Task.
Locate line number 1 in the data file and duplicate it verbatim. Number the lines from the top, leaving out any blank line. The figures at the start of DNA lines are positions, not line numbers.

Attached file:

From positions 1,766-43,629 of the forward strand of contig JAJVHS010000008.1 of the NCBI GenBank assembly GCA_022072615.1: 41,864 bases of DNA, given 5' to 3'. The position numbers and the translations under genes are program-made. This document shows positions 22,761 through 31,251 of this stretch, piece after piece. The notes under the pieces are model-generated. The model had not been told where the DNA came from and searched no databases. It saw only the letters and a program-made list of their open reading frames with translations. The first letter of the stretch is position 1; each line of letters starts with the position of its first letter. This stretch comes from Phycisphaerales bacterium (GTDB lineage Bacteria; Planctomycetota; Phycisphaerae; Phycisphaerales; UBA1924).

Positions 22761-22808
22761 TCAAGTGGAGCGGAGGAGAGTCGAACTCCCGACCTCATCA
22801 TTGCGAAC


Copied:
From positions 1,766-43,629 of the forward strand of contig JAJVHS010000008.1 of the NCBI GenBank assembly GCA_022072615.1: 41,864 bases of DNA, given 5' to 3'. The position numbers and the translations under genes are program-made. This document shows positions 22,761 through 31,251 of this stretch, piece after piece. The notes under the pieces are model-generated. The model had not been told where the DNA came from and searched no databases. It saw only the letters and a program-made list of their open reading frames with translations. The first letter of the stretch is position 1; each line of letters starts with the position of its first letter. This stretch comes from Phycisphaerales bacterium (GTDB lineage Bacteria; Planctomycetota; Phycisphaerae; Phycisphaerales; UBA1924).